By Julie Diamond, OCT
The Honourable Jean Augustine introduced a motion to make February, Black History Month in Canada in 1996. Many Black Canadians, including Augustine, have played a crucial part in shaping our country’s history while facing discrimination and racism. This month, take the time with your child to celebrate Black Canadians’ contributions and reflect on the long history of systemic racism in Canada, which is often overshadowed by American history. Not sure where to start? Here are some resources to help you get started (but by no means is this a complete list):
1. Start with a story about a woman forced into slavery, Marie-Joseph Angelique, who may or may not have set Montreal on fire in 1734. The Canadiana video is here.
2. In the early 1900s, many Black families in the mid-western U.S. wanted a new start in Canada’s western provinces. However, the Canadian government began a campaign of spreading misinformation that will serve as a good example to teach your child about how to read the media today. Here’s the Historica Canada video.
3. "To be black and female in a society which is both racist and sexist is to be in the unique position of having nowhere to go but up.” Rosemary Brown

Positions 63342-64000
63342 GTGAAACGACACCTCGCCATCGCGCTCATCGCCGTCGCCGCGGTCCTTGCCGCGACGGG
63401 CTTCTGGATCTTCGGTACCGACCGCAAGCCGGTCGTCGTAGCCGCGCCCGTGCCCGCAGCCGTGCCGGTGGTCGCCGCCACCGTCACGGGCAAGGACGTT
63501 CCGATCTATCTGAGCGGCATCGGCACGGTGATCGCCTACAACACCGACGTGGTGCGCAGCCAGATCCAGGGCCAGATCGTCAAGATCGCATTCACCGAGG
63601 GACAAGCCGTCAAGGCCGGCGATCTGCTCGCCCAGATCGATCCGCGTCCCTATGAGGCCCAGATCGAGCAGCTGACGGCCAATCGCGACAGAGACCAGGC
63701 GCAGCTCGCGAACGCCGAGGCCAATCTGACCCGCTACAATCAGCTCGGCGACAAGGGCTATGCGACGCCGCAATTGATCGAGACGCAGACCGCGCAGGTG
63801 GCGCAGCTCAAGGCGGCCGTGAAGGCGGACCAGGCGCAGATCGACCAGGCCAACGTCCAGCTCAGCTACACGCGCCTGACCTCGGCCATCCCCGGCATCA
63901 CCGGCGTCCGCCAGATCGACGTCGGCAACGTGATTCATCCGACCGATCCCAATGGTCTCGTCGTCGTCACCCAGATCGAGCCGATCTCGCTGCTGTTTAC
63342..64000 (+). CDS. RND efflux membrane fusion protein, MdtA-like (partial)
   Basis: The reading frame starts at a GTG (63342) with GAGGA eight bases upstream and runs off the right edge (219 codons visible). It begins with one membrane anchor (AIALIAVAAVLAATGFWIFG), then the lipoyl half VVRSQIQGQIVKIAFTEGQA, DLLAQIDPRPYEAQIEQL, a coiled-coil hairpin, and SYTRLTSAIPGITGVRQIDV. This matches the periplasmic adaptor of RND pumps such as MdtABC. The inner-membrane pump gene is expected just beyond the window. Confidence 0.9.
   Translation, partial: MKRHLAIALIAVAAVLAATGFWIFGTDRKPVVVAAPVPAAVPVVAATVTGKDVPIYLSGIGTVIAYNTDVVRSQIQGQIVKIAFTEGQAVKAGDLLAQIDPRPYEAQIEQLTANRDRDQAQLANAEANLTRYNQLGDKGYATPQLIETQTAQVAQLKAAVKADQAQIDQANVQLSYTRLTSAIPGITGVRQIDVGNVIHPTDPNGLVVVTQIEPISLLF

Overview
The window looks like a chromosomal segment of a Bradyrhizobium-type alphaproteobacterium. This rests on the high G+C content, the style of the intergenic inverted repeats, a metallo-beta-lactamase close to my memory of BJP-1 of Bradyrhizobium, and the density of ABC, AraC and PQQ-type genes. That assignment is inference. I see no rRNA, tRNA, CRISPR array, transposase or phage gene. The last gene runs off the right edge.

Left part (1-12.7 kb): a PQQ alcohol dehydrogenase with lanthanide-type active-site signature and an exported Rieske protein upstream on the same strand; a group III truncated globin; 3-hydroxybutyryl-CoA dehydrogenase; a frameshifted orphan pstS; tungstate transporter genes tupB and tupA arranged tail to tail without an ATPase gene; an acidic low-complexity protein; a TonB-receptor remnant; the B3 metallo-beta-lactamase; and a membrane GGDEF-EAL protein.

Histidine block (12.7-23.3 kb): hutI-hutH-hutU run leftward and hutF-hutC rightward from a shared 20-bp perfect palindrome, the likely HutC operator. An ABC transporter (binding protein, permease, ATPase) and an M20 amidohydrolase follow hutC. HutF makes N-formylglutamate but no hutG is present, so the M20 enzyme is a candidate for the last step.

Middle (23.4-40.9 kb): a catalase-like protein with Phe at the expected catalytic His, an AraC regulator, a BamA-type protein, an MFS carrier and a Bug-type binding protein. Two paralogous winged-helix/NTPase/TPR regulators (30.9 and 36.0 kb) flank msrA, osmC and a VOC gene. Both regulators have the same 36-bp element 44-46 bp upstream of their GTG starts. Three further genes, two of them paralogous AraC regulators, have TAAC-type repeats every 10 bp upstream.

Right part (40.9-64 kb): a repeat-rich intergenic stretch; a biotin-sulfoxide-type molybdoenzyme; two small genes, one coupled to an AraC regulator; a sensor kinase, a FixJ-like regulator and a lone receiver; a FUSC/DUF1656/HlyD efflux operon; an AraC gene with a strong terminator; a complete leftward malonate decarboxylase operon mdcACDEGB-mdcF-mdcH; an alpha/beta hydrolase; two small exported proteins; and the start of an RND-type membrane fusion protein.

Brown was the first Black female member of a provincial legislature in Canada. Black women have encountered discrimination in Canada throughout history and today. Click here to learn about a few of the many courageous black women in Canada who fought for equality and refused to settle for less.
4. Check out the CBC podcast The Secret Life of Canada which I highly recommend. They talk about secret things about our country that you don’t know. I learn something new every episode. This episode ‘The province of Jamaica’ talks about the early history of Caribbean migration to Canada and how Jamaica and Barbados almost became provinces of Canada. A must listen!
5. Check out Unilearnal here to watch 28 Moments of Black Canadian History where they feature a Black Canadian youth every day of February for Black History Month. The speakers talk about their experiences in Canadian society as a Black person, their passions, what they would like to change, etc. They also give a history lesson of an historical figure or moment in Black Canadian History. This YouTube page is trying to flip the script on Canadian education which has been heavily based on African American History.
6. Expand your family’s library to include Black authors. Check out our tutor, Angeline, on Instagram here for her recommendations and read alouds from a diverse range of authors. She also provides a Google document with links to the books she features to make it easy for you to find and purchase them online.
How are you commemorating Black History Month? Share with us any videos, podcasts, books or other resources you'd like to share.
Julie Diamond is a certified teacher in Canada and the founder of Teachers to Go.
Julie Diamond speaking at the OISE conference for Alternative, Innovative and Inspiring Career Paths for Teachers at the University of Toronto.
Jenna Srigley is the administrative assistant at Teachers to Go and offers invaluable insight as a mom of 2 teens.